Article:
PSAT Math: Rates and Measurements
The PSAT Math Test contains multiple-choice and grid-in questions, as well as multi-part math question sets. These question sets have multiple parts that are based on the same scenario and may require more analysis and planning than a typical multiple-choice question. Let’s take a look at a way to help you answer these questions effectively:
Kaplan Method for Multi-Part Math Questions
Step 1: Read the first question in the set, looking for clues
Step 2: Identify and organize the information you need
Step 3: Based on what you know, plan your steps to navigate the first question
Step 4: Solve, step-by-step, checking units as you go
Step 5: Did I answer the right question?
Step 6: Repeat for remaining questions, incorporating results from the previous question if possible
Now let’s walk you through each step in more detail:
When you’ve finished, congratulate yourself for persevering through such a challenging task. A multi-part math question is likely to be one of the toughest on the PSAT. If you can ace these questions, you’ll be poised for a great score on Test Day. Don’t worry if the Kaplan Method seems complicated; we’ll walk through an example shortly.
Expert Tip
Because these question sets take substantially more time, consider saving multi-part math questions for last. Many students freeze when they encounter a problem with multiple steps and seemingly massive amounts of information. Don’t worry! Take each piece one at a time, and you won’t be intimidated.
Rates, Measurement, and Unit Conversions
By now, you’ve become adept at using algebra to answer many PSAT math questions, which is great, because you’ll need those algebra skills to answer questions involving rates. You’re likely already familiar with many different rates—kilometers per hour, meters per second, and even miles per gallon are all considered rates.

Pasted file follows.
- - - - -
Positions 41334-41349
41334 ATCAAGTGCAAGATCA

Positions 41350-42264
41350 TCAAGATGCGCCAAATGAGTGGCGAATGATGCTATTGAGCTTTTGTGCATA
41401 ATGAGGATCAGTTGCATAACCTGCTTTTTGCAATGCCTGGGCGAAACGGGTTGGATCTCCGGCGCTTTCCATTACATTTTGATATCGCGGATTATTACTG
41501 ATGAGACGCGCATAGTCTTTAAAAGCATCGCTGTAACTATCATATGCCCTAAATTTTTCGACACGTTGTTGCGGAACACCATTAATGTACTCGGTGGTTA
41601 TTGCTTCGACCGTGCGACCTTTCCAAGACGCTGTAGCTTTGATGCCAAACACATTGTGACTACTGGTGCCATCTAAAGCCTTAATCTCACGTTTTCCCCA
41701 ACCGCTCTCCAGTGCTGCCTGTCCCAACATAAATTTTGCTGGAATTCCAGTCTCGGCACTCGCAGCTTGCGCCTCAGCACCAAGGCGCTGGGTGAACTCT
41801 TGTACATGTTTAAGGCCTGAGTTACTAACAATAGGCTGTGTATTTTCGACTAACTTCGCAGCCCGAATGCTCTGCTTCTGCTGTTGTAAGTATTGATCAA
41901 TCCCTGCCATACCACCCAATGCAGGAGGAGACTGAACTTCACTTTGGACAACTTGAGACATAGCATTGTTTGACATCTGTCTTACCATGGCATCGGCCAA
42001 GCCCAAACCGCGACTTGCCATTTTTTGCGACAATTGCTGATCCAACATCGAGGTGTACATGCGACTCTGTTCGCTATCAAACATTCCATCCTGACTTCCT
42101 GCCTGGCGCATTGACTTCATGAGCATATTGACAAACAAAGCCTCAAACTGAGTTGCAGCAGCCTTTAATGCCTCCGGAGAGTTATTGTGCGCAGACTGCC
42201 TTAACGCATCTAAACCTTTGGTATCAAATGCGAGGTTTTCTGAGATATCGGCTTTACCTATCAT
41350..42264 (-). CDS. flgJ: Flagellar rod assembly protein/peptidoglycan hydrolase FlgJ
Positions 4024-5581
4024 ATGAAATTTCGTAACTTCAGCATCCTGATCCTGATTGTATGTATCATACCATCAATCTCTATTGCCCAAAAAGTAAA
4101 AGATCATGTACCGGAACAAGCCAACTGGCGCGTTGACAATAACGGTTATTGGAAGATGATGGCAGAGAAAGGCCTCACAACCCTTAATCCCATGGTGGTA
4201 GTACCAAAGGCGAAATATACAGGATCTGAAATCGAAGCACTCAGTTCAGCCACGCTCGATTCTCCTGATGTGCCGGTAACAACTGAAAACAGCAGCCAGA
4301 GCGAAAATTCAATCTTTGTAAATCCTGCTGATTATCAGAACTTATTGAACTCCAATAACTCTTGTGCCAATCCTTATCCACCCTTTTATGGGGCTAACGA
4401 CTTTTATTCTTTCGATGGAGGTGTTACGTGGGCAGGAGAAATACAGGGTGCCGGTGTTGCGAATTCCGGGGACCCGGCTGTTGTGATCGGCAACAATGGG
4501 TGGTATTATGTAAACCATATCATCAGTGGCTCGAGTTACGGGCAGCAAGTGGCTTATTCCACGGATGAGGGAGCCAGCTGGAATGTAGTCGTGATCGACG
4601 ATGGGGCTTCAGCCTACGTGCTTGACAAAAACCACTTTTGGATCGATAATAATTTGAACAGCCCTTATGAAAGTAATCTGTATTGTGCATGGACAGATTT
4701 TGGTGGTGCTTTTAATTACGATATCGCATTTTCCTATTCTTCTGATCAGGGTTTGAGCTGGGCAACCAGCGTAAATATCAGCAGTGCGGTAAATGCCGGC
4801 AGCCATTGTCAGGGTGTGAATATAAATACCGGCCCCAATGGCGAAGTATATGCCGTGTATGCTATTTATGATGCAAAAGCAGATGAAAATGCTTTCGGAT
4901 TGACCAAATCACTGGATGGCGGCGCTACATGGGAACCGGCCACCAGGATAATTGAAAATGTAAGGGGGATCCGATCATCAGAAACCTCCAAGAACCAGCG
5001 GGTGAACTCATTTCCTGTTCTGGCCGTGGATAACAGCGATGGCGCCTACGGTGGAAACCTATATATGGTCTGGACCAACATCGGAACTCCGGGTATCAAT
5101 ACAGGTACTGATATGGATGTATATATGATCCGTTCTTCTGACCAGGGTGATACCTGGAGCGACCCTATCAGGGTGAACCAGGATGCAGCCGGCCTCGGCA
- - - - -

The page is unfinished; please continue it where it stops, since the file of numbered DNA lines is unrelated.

A fundamental equation related to rates is “Distance = rate × time” (a.k.a. the DIRT equation—Distance Is Rate × Time). If you have two of the three components of the equation, you can easily find the third. An upcoming multi-part math example demonstrates this nicely.
You’ll notice units of measurement are important for rate questions (and others that require a unit conversion) and, therefore, also an opportunity to fall for trap answers if you’re not careful. How can you avoid this? Use the factor-label method (also known as dimensional analysis). The factor-label method is a simple yet powerful way to ensure you’re doing your calculations correctly and getting an answer with the requested units.
For example, suppose you’re asked to find the number of cups there are in two gallons. First, identify your starting quantity’s units (gallons) and then identify the end quantity’s units (cups). The next step is to piece together a path of relationships that will convert gallons into cups, canceling out units as you go. Keep in mind that you will often have multiple stepping stones between your starting and ending quantities, so don’t panic if you can’t get directly from gallons to cups.